Memorandum that in 1297, that is, when Lachlan MacRuairi performed hom[age?] … the said L. returning to the islands, he usurped from him the demesne lands of the lord king … [Ruairi? ] of booty, he laid waste to it entirely. Certain men of the islands sent messengers to Alexander of the Isles […and aid,… ] business, and the said Alexander having sent the army as security, was received by the said Ruairi and by the men the said L[achlan] […] agreed that they would remain by the wish and command of the king. Afterwards the said Lachlan, together with […] without retaining any permission they had invaded a second time the said islands of the king, and in the same islands […] they had violently committed burnings and plunderings, and … certain of them plundered helmets and goods from the men of the said Alexander. The islanders a second time arranged messengers to [send to] Alexander, petitioning that the said Sir Alexander personally, with his army before Palm Sunday came towards the islands […] and to the said Lachlan, thus he was besieged and was not able to resist, by the king’s wish, he received permission that he might give his son to the king as security, and that he might hand over his castle by the king’s wish. The said Ruairi, his [Lachlan’s] brother with Lachlan’s force invaded the lands of Alexander’s men, killing around thirty of them. Lachlan delivered his son, Alexander, as hostage. The said Alexander sent ahead by his brothers with the army towards Lachlan, and to the lands seised in the king’s hand, personally with the army […], the said Alexander where the said L. shall be received, except in the lands of Sir Alexander of Argyll, whose daughter has [?...] or in the lands of Sir John Comyn of Lochaber, because the men of the land had sworn to L. and Duncan, son of Sir Alexander of Argyll, against the king’s peace. Here Alexander continues recounting his expedition. He had heard that the steward of Scotland had risen up against the king and Alexander had seised a certain castle and barony, called Glasrog, which the steward held, and detained it in the king’s hand. Alexander of the Isles prays to Sir John of Banstead that he might make clear to the king these things and that the king might send to him his wish, and that John might answer to the king for the expenses of the said Alexander in this same expedition and that he received nothing from the £50 which the king granted him.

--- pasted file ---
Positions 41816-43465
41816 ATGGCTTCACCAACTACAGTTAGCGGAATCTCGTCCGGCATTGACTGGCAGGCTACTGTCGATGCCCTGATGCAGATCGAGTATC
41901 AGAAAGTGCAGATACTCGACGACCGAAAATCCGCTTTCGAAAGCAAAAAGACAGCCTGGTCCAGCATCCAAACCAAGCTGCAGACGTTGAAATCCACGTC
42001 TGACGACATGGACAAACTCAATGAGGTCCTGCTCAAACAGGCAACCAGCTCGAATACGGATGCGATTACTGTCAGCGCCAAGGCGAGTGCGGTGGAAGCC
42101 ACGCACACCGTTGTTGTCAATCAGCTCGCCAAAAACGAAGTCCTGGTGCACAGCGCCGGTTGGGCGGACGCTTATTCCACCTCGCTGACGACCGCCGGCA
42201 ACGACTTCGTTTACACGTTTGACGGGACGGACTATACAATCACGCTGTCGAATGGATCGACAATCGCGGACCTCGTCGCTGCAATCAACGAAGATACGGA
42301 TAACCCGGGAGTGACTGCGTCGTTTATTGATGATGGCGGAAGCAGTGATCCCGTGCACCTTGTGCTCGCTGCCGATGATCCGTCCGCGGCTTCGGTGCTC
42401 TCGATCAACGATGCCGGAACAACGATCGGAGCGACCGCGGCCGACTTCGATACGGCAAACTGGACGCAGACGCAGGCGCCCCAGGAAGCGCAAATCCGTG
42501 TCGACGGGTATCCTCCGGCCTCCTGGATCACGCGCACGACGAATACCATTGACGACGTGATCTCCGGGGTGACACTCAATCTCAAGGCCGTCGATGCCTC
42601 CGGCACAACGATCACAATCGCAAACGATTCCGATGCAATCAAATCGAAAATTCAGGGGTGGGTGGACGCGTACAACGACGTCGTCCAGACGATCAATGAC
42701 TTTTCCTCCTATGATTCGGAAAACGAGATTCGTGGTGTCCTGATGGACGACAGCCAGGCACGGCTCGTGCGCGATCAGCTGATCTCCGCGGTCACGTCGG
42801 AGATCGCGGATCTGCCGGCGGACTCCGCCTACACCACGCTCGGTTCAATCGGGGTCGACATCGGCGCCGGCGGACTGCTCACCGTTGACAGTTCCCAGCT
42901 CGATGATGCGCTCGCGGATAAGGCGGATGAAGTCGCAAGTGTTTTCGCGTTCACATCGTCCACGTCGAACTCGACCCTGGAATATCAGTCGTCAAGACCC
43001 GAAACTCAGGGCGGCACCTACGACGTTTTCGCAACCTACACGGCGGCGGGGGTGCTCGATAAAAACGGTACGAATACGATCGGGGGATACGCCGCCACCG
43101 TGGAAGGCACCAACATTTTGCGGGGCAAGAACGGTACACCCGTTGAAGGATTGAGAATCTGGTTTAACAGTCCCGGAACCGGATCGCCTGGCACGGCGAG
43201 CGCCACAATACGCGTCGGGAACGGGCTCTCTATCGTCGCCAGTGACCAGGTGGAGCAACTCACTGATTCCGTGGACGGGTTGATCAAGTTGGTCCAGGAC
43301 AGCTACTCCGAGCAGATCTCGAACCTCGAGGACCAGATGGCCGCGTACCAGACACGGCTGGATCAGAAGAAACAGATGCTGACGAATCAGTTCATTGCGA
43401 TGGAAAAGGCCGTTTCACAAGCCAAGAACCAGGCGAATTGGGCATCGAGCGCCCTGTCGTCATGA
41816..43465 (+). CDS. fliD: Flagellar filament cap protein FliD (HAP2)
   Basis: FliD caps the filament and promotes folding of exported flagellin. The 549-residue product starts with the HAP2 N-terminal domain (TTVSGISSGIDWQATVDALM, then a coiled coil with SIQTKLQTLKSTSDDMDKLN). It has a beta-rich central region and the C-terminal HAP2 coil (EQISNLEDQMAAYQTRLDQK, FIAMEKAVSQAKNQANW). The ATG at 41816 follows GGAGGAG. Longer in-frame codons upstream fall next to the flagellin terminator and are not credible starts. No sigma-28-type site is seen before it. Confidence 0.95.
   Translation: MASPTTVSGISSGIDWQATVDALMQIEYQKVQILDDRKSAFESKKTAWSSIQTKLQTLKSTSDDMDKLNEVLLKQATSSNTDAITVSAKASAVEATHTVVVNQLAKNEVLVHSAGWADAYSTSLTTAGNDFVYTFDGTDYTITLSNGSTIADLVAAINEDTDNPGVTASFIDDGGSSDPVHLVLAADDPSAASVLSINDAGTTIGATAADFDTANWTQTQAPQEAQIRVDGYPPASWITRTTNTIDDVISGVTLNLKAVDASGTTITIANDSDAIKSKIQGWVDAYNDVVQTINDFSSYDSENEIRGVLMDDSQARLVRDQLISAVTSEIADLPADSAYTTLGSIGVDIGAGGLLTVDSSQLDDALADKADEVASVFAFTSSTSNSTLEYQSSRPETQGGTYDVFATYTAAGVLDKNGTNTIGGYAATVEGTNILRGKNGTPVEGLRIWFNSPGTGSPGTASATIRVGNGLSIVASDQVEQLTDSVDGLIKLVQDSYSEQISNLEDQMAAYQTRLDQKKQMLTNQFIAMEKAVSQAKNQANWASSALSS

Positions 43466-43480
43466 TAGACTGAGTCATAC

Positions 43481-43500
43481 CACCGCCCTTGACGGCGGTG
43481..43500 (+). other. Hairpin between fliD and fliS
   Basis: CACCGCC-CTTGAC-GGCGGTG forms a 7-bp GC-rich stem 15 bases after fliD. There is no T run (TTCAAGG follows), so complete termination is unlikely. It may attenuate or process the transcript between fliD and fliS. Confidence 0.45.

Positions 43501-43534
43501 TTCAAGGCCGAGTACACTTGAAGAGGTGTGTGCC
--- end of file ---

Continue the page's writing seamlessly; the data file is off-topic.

Source for Data Entry
Stevenson, Documents, ii, no. 445
Stevenson, Docs., ii, no. 445
CDS, ii, no. 903; Rot. Scot., 40-41; Very damaged and mutilated.